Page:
• Here’s a picture of all three sights side by side. Hopefully, this is right-side-up, so Gunfun won’t have to turn his phone around to see it properly. ;o)

    • I think I have a winner! The TruGlo globe is pretty thick, but honestly, it doesn’t seem that bad when aiming. You focus on the dot or the post and forget about the globe. And it’s not much thicker than the stock sight, anyway. The front post is thinner than the stock sight, which allows for precise aiming. And the brightness is adjustable by turning a little plastic shade, or for maximum brightness, you can easily pop the shade off. It was brighter than the HW sight,, even in my basement range where there was an aging compact fluorescent bulb over my head. It has a long, fiberoptic filament that wraps around the globe about 7 to 10 times before winding its way up the back of the post and out the back of the post, so it gathers a lot of light. It seems to work well on targets, and I will take it outside, hopefully next weekend.

      Next is to try it with a peep sight, but as you know, I have had some difficulty with the single-clamp Air Venturi Peep sight walking back on the R9. So part 2 will have to wait. In the meantime, since I bought a couple of extras of this sight, I will put one on my R7 and try it with the peep sight.

  8. PS, you can hopefully see that my target is taped to a small box. That’s my own rubber mulch experiment. The small box is about 6″ on each side and filled with rubber mulch. I shot about 50 .22 pellets into it with the R9 last night, and it caught all the pellets except one. Most stopped just short of the back of the box. The FedEx box is behind it, which I described before, but it is another 6 or 7 inches thick and much taller and wider, and behind that is 3/4″ plywood, and behind THAT is a bunch of deep filing cabinets I got for free when my old office relocated and they switched to those lateral filing cabinets. What I learned is to pack the mulch down. It was initially too loose and one pellet got away from me, but was captures by FedEx. After shooting, pack the mulch down again for next time, and add a handful more if needed.

  9. Tom, the P1 / HW 45 is one of my faves and I’m enjoying this series!

    For what it’s worth, one of the forums recently had a good thread on shooting the P1 offhand. One great point made there, was that lighter / faster pellets have the advantage of getting out of the gun before the nutty recoil characteristics of a backwards-moving piston sitting well above your hand can have their full effect, LOL!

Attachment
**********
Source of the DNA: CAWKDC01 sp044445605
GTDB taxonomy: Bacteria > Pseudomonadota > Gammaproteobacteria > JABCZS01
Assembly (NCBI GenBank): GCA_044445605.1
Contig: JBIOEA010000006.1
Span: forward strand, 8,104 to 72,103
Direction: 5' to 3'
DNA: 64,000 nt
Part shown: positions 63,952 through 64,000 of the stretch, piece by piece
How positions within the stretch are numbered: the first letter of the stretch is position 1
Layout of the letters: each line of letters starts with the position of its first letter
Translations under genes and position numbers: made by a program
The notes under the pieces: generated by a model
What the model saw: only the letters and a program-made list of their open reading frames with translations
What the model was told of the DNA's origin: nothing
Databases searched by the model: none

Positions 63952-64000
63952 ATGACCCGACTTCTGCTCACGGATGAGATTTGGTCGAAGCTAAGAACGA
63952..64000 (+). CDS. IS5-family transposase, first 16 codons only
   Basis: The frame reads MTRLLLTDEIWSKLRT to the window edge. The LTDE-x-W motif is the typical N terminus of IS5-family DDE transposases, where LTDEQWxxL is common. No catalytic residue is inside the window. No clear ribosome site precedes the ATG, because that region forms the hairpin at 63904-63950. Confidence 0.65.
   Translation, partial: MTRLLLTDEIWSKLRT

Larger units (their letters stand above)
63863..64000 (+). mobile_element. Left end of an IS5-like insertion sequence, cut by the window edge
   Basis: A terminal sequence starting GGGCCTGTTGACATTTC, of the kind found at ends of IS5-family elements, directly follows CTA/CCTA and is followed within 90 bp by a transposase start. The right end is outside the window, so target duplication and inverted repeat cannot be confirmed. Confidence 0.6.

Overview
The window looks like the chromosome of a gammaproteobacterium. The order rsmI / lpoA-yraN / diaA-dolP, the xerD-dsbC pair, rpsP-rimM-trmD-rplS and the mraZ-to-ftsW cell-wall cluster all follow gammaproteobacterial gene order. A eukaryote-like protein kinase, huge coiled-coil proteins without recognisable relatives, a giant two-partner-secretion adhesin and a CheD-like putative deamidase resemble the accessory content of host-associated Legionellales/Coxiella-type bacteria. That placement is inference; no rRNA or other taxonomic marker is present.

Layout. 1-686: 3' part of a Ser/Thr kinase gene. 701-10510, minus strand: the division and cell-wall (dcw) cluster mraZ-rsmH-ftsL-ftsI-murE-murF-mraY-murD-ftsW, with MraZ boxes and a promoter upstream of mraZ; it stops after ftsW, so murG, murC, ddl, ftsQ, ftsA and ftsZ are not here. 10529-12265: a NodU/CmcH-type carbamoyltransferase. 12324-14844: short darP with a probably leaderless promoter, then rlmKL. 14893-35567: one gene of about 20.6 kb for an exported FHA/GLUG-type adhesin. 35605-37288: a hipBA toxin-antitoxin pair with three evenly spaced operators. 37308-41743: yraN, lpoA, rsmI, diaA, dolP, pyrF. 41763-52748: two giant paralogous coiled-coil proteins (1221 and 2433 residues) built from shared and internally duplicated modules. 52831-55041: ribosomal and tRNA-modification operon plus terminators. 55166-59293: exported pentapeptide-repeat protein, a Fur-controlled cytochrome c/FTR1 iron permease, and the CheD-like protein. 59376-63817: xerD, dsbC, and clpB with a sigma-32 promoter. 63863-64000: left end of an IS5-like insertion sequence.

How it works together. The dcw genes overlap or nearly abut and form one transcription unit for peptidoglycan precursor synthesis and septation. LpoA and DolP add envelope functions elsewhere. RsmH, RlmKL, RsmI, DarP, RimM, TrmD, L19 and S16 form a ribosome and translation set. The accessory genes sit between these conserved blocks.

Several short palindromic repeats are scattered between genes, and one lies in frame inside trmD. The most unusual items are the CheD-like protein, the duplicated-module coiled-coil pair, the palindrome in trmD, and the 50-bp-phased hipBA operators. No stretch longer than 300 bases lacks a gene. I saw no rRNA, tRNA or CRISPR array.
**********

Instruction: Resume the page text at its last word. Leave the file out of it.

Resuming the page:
I have found the Air Arms Falcon, and very similar JSB Exact 7.3, are the fastest and smoothest-shooting pellets in my P1 (even faster than the lighter Hobby, which has a tight-fitting skirt that, IMHO, slows its “take off” point). I can shoot those two much better offhand than anything else.

    • MDriskill and B.B., it might be interesting to try light weight wadcutters like HN Excite Econ II, or JSB Match Lightweight (with the Green Label), or even a non-lead pellet like the Predator GTO (same as the JSB Journey) at 5.5 gr.

    • MDriskill: In my decades-old P-1, I have found the most success with the RWS SuperMag in 9.5 gr., but it is now only available in a lighter 9.3 gr. It has to be sized to fit my bore or the breech seal blows out due to back pressure. The heavier weight pellets have always performed more consistently with the heavier pellets. I don’t think that the weight makes much difference in terms of clearing the very short barrel, but it does seem to stabilize the rounds.

      I have switched to Ultrashocks by JSB that are a tad heavier. They are hollow points which, of course do not expand given the modest velocity of the pistol, BUT they perform as a very consistent wad cutter and are very stable.

      In terms of grip, as a lefty I find that I keep my hand on the pistol in the same grip and work the over-lever with my right hand. Besides, my pistol grip is ever so slightly worn to my hand, particularly where my wedding rings hit the anodized aluminum frame. The grip “tells me” if I am locked up or off the points.

      The P-1 gets better with use as it polishes itself in. I just have to watch the trigger weight as it had gotten so light that I had to INCREASE the weight using the trigger adjustment screws.

  10. B.B.,
    the P1 is very interesting to me. Like a great hiking/fishing pistol. I find it strange or neat that PA lists the .20 cal as having the highest energy (ft. lbs), even over the 22 cal. Hmmm. B.B., stop spending my money. Christmas is coming and I need to save some money for that !

    Doc

  11. BB
    Don’t get me going. The regular TX 200 was one of the first guns I did the different spring cut tunning on back when you said the TX didn’t need tuned. They are good from the factory.

    Well they are. But they are even better when you tune them.

    And why do you say the carbine hunter is more powerful. PA lists both the regular TX and the hunter carbine at 930 fps in .177 caliber.

    Maybe the buzz is like you said from a canted spring.

    Another thing is I wonder if the true barrel of both guns are the same length. You would think one barrel would be faster than the other if the same spring is used and the barrels are different lengths.

    And another air gun mystery.

    • GF1,

      More powerful? I didn’t say that. I said the Hunter Carbines fire more harshly. I think it’s because their barrels are so short.

      They are also about 10 pounds heavier to cock because of the shoter lever.